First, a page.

up most of the text, and really get to know the birds....The sheer number of images makes this guide much more useful than a standard photo field guide....The Crossley guide is to old photo field guides what a top of the line roof prism binocular is to an old out of alignment pair of Tasco brand binoculars. You can use one of these all day, but the other one will eventually give you headaches....I think all birders would benefit from making a regular study of [The] Crossley ID. Get a copy and start having fun with it."
— Rob Fergus, The Birdchaser
"What do all fieldguides and ID handbooks have in common? Obviously the answer is the presentation of distinctive filedmarks, unique ID features that separate difficult species. Wrong! Because the Crossley Guide breaks the mould. The author has used every birder's experience to present a unique aid to ID - a guide that sees what the birder does, obscure views, distant views, birds in trees, in flight, in the distance on a flat marsh....Anyone who reads the text and looks at the composite pictures will gain something and most will get a great deal from this book."
— Bo Beolens, Fat Birder
"What a fantastic book. I realized at once what all the other great books were lacking. This IS an 'ID' book, not an in-depth reference on bird data but a unique way of expressing easy ID in the field. It's perfect. The multiple positions in the pages are phenomenal - why hasn't this been done before? This is totally unlike any other bird book out there ever!"
— Tom Watson, Wavetamer Adventures
“Believe the hype! The plates are incredible. . . . [People] will absolutely love it, especially people new to birding the main part of the book’s target audience. . . . For me some of the plates were good enough to stick on the wall in a frame as a work of art. . . . I salute Richard Crossley’s bravery. I think it’s a brilliant, innovative idea and everyone should get a copy.”
— Urban Birder
"Every birder (of eastern N. America anyway) will likely want a copy of this luscious volume for their shelves...Every birder knows there is no such thing as a perfect bird guide --- each has different strengths and weaknesses (and much depends on personal preference). Over recent times we've witnessed a long string of new guides, each tweaking one thing or another, yet really not all that different from those preceding....HELLO Richard Crossley!! Here, we really do have an innovative, almost startlingly different approach. The volume is a joy just to leaf through!...Showing birds as one might actually see them in the wild, is at one-and-the-same-time an obvious, yet unique, approach--especially I think illustrative for beginning-to-intermediate birders."
— Ivory Bills Live
"An impressive piece of work and one I fell in love with after a few minutes. It has set the standard for modern photographic bird guides. Buy it."
— Steve Blain, Bird Porn
"There's a lot of field guides out there. I don't always say this, but this is one you aren't going to want to miss.
Hold onto your optics boys and girls. The Bird Man Cometh!"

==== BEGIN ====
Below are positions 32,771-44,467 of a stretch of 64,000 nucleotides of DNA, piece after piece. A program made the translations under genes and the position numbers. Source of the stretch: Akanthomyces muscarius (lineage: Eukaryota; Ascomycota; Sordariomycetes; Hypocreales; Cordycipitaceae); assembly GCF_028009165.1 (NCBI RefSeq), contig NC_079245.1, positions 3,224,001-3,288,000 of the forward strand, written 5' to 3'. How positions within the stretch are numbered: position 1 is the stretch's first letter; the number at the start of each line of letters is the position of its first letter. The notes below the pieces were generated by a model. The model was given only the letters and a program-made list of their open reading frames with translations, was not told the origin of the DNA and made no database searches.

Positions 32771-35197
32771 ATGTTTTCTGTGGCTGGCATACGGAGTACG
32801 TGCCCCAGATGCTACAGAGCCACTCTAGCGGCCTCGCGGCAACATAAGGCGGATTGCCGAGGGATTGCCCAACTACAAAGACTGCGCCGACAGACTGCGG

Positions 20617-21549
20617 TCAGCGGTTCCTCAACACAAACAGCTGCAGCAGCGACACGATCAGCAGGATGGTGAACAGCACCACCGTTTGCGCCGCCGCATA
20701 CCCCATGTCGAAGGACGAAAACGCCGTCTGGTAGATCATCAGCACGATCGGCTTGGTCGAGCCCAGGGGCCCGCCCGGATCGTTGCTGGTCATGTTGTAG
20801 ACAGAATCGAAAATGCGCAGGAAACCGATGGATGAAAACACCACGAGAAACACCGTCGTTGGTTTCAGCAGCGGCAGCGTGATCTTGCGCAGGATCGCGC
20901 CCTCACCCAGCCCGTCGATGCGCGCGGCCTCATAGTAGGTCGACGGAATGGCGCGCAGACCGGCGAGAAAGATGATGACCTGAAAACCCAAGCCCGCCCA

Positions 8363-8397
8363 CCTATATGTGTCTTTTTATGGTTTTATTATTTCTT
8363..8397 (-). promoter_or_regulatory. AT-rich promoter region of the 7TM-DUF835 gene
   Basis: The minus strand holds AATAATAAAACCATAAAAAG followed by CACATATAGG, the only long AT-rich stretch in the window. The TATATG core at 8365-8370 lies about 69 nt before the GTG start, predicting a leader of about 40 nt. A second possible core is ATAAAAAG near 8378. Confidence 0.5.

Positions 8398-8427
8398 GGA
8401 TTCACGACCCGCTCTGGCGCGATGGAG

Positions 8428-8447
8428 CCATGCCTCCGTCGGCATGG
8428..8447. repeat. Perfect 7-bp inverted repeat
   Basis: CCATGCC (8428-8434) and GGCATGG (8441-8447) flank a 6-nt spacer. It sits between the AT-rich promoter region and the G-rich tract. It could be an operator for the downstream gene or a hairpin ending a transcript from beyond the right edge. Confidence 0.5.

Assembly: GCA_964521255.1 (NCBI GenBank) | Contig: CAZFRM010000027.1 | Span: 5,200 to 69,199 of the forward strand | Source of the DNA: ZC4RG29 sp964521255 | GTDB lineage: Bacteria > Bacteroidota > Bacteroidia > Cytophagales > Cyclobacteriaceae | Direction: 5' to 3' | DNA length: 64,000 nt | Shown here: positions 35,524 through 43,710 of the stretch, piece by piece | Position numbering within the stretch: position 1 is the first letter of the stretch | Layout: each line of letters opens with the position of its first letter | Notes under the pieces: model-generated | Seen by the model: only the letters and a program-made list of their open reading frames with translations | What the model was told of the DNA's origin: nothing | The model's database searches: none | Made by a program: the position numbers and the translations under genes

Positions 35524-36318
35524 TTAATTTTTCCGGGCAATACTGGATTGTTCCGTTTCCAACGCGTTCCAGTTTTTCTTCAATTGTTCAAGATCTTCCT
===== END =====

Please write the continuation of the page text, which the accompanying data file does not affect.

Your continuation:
— Rob Fergus, The Birdchaser
"What’s so different about the Crossley ID Guide? Everything. Crossley has designed his guide to reflect the way we see and identify birds. We identify birds by their size, shape, structure, behavior, habitat, and field marks. We [see] birds at close range, at middle and long distances, on the ground, in flight, in trees, and on the water....If you want to be a better birder you will find the new Crossley ID Guide to be [a] major innovation and a valuable tool."
— Wayne Mones, Audubon.org
“[The Crossley ID Guide] is innovative, exciting even, in the way the reader can interact with what is in effect a real-life method to bird identification, reality birding, unlike the traditional pointed arrow, look-and-learn approach...I have to say that each bird scene page contains a wealth of detailed visual information that made me look at not only the overall montage of birds, but also each of the subtly different individuals, and to even then search again through the page for more birds to look at. Just like a birding trip in fact.”
— Phil Slade, http://anotherbirdblog.blogspot.com/
"Richard Crossley has conceived and actually implemented a breakout idea for a general field guide to bird identification . . . . [W]hat (my old friend) Richard Crossley is doing with his idea of image, gestalt, wordlessness and recognition is mind-blowing. And it will revolutionize bird ID practice, discussions, and the scope of what each species is. Whether you have seen a bird and want to figure it out or you have been perusing his intuitive selection of what/how a bird looks and then you see it and know it too, I think you’ll find Richard’s guiding eye a game-changer for your birding endeavors."
— Hawks Aloft
"Richard Crossley, in his forthcoming book, The Crossley ID Guide: Eastern Birds, has used photography to aid pattern recognition. He has created scenes that depict the way birds actually appear in their natural habitats and by emphasizing the context, he hopes to make it easier for us to perceive the shape and size of birds."
— Fannie Peczenik, Pittsburgh Birdwatching Examiner
"I really can’t wait to get my eyes on this thing."
— Grant McCreary, Birder’s Library
"Really cool and totally different. . . . Crossley gives us birds as we see them, in action. . . .. We’ve been inundated with ‘new’ birding field guide books in recent years, no single one of them offering a compelling reason for purchase. This book will offer such a reason."
— Jim Williams, Minneapolis Star Tribune